Good news for all dog lovers, and bad meows — we mean, news — for cat aficionados everywhere. The scientific gods have spoken, unanimously and unambiguously, trying to answer an ageold question?
In a new scientific paper published in the journal Frontiers of Neuroanatomy, researchers have clear evidence to suggest that dogs are in fact smarter than cats.
Who’s a good boy? Oh who’s a good boy? (REUTERS)
They came to this conclusion by comparing the brains of cats and dogs, which led them to conclude that a dog’s brain has roughly twice the number of cortical neurons necessary for the ability to think, carry out complex behavioural patterns, and planning.
Dogs have roughly 530 million cortical neurons, while cats have about 250 million.
How did scientists conduct this expansive study? The effort included a team of international researchers working at educational facilities and animal care centers (including zoos), according to a NBC report. Not just dogs and cats, the researchers actually compared the brain cells of eight different carnivores.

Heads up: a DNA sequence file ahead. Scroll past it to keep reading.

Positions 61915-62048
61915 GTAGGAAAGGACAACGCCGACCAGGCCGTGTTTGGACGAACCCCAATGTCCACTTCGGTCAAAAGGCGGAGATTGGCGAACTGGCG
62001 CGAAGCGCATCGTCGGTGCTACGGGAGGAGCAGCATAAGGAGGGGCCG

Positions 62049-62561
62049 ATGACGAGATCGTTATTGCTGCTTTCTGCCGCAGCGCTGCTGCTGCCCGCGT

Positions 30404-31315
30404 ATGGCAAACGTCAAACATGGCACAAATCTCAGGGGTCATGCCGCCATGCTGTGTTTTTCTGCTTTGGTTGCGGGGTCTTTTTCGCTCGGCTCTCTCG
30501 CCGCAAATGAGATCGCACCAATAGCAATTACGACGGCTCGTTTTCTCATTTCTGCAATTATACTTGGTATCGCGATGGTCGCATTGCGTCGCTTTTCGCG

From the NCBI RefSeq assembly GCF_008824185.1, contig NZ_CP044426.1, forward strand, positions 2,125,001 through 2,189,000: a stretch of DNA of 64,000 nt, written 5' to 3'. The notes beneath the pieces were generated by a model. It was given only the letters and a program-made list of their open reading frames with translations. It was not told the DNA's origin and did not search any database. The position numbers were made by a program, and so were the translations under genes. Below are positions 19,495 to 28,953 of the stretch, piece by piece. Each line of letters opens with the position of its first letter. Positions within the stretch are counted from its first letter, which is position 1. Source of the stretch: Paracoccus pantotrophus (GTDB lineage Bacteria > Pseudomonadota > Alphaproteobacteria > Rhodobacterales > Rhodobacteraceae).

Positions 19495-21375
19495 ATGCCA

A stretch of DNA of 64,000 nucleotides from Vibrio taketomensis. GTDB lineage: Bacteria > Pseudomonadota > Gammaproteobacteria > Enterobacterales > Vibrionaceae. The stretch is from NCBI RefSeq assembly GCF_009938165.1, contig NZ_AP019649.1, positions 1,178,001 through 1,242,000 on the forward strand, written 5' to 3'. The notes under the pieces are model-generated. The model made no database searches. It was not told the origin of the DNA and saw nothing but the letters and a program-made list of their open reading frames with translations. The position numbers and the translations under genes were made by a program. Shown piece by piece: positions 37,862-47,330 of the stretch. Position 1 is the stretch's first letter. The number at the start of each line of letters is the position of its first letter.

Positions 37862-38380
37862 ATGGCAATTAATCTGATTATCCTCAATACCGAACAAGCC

What researchers found that dogs are not only smarter compared to cats, but their cortical neuron count is higher than that found in larger carnivores like African lions and brown bears.
How is this possible, you may wonder? Scientists behind the study concluded that metabolic constraints tend to have imposed a trade-off between body size and number of cortical neurons, in the case of large carnivores scrutinized in the study. At some point in the evolutionary process, the brain development is directly proportional to the energy consumed by any species of animal.
So when an animal — especially, a predatorial carnivore — grows beyond a certain size, it can roughly hunt the amount of energy it is able to consume by killing its prey. If it can’t find more energy for the brain’s development, the brain stops developing in its complexity and becoming intelligent.
To sum up in six words: sorry cat lovers, rejoice dog fans!